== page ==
Matt Gaetz Is Only the Latest in a Long Line of Unrepentant Creeps
Even if he goes, there will only be another Matt Gaetz—until we have a system that forces politicians to finally remember or develop their own senses of shame.
That Matt Gaetz was unthinking enough to be felled by his inability to set his Venmo to “private” is not surprising, or particularly damning. True, Columbia University college students, Twitter bots and cheating spouses have taught us this lesson repeatedly since 2015, but Gaetz obviously isn’t a lesson-learning kind of guy—that’s part of his Fox Newsian “charm.”
That his only strategy to deploy in response to mounting legal issues—the House Ethics Committee opened their own investigation into his conduct on Friday—is to do a pathetic little fanboy’s imitation of his hero, throwing out frantic mentions of a “deep state” to get him and the “millions” of Americans—up from thousands when he spoke at a Women For Fewer Rights, Please rally on Friday—who apparently only he can hear. They are, of course, “forgotten, canceled, ignored, marginalized and targeted,” and only understood and fairly represented by the Large Adult Son of Extreme Privilege that is sweaty Matt Gaetz.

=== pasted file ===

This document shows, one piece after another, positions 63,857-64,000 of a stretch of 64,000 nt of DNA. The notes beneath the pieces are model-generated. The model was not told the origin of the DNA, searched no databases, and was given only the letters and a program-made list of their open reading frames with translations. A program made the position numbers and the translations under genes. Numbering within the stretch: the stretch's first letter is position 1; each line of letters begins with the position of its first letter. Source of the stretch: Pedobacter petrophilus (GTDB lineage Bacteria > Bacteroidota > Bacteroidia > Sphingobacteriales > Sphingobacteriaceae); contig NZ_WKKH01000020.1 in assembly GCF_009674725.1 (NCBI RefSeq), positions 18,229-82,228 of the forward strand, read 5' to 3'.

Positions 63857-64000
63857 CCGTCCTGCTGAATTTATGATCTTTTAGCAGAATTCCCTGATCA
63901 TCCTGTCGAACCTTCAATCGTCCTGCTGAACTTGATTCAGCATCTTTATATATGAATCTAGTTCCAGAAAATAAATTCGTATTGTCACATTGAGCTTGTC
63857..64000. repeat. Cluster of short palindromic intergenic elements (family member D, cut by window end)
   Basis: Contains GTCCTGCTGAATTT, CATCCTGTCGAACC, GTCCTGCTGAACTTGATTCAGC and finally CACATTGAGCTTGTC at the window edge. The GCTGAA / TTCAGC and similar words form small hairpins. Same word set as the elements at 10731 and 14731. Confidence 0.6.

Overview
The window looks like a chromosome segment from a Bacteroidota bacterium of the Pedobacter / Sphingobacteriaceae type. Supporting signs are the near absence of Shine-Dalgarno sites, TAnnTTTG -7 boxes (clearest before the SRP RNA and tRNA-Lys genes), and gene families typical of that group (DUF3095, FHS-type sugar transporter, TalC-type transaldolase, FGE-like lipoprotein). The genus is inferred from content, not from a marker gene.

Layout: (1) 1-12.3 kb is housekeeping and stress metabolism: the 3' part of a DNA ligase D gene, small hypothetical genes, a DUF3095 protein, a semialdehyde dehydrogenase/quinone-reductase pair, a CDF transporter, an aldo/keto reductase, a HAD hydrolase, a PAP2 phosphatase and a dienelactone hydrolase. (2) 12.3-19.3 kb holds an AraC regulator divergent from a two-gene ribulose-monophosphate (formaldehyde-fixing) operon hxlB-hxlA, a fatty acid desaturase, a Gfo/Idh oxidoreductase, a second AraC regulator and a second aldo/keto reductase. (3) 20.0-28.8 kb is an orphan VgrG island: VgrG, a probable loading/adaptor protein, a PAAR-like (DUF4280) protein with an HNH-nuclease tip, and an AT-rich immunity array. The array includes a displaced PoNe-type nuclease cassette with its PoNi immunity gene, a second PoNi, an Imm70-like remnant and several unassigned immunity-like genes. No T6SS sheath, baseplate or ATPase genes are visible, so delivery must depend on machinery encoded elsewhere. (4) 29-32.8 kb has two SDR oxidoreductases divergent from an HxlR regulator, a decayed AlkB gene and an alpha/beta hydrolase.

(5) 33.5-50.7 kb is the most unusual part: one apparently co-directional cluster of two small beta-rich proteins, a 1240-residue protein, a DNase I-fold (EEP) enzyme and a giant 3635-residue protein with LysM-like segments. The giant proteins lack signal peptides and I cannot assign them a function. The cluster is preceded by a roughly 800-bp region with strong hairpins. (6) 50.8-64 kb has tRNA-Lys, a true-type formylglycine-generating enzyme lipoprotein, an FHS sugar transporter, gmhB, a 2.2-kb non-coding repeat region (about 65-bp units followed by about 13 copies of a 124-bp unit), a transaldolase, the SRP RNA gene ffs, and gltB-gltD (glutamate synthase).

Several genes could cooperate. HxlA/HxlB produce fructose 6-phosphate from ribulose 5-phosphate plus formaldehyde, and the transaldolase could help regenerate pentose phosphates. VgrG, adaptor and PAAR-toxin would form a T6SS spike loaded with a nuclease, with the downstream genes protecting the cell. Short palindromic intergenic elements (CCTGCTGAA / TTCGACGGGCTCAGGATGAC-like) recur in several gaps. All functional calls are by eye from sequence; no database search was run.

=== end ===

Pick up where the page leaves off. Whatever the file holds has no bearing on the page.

It’s craven, cruel, and desperate.
We watched the former president do it for years, manipulating people who would have benefited from actual government services, but instead got ginned up by hatred of oblique monoliths—the media, that so-called “deep state,” various nameless nefarious enemies around every corner except of course the one guarded by one hyper-privileged, no-class opportunist with no concern for anyone but himself. The same former president who never really bothered to deny any of the misconduct he was called out for, and instead boasted that he could shoot someone dead on the busiest street in New York City and still successfully exploit his fervent followers to his heart’s (and bank account’s) content.
While the response might be somewhat uniquely of our time, the actions leading up to them rarely are. Matt Gaetz’s history of financial fuckery, general demagoguery, and insurrection-cheering is one route; another is Gov. Andrew Cuomo’s, who botched New York’s response to the pandemic at the same time that he pressed his taxpayer-funded staff to “volunteer” to help him write a self-congratulatory memoir, even though at least twice as many elderly people had died than he wanted us to know about in nursing homes to which he’d given blanket immunity and which gave him a blanket of secrecy.